Pennsylvania's Acting State Fire Commissioner and the Burn Prevention Network (BPN) are reminding the public about fireworks safety and laws ahead of the Fourth of July holiday.

Safety tips include:

  • Never allow children to play with fireworks, even sparklers, which can burn at temperatures of at least 1200 degrees.
  • Only allow adults to light fireworks one at a time, then quickly back away.
  • Never point or throw fireworks at another person.
  • Keep a bucket of water or garden hose handy in case of a fire.
  • Never pick up or try to relight fireworks that have not fully ignited.
  • After the fireworks have burned, fully douse them with water before picking them up or disposing to prevent trash fires.
  • Never use fireworks after consuming alcohol, or other medications or substances that can impair judgment or the ability to react quickly to an emergency.
  • Whether attending a professional display, or using consumer fireworks, always remain at a safe distance from the ignition location.
  • Be sensitive of neighbors and their pets, particularly if military veterans live nearby.

In 2020, fireworks were involved with an estimated 15,600 injuries were treated in U.S. hospital emergency departments, according to the Consumer Product Safety Commission. Approximately half of the injuries reported were burns, with the head, eyes, face, or ears being the most frequently impacted part of the body.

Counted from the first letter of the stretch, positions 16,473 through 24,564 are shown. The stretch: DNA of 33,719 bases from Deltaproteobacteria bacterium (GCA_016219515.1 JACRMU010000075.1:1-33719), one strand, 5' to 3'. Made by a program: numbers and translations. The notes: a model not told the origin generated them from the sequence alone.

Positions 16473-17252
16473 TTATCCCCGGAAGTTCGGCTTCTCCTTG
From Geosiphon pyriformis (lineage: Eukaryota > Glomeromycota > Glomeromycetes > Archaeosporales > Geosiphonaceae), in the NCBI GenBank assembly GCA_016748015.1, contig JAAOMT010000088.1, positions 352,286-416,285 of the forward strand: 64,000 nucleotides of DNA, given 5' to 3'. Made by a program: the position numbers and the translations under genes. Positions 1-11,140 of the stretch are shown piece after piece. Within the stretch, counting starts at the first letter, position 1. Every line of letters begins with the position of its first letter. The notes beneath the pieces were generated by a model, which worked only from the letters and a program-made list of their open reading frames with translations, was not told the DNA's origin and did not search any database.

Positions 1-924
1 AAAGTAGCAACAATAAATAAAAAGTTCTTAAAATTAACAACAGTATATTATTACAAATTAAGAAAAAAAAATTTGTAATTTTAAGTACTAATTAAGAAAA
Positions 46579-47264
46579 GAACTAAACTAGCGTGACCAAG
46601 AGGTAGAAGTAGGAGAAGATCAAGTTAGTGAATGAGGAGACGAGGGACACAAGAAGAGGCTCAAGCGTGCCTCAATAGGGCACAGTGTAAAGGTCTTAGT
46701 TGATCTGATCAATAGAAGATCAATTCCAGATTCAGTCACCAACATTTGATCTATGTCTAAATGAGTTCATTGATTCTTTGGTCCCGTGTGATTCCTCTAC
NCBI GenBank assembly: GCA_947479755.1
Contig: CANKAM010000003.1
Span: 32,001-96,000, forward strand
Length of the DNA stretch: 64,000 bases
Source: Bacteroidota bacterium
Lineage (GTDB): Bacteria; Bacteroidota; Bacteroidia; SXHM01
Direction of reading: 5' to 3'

Pennsylvanians who are at least 18 years old may purchase and use consumer-grade fireworks.

However, anyone who lights off fireworks must follow these regulations:

  • They cannot be ignited or discharged on public or private property without the express permission of the property owner.
  • They cannot be discharged from within a motor vehicle or building.
  • They cannot be discharged toward a motor vehicle or building.
  • They cannot be discharged within 150 feet of an occupied structure, whether or not a person is actually present.
  • They cannot be discharged while the person is under the influence of alcohol, a controlled substance, or another drug

Local municipalities can also impose their own regulations on fireworks, which must also be followed.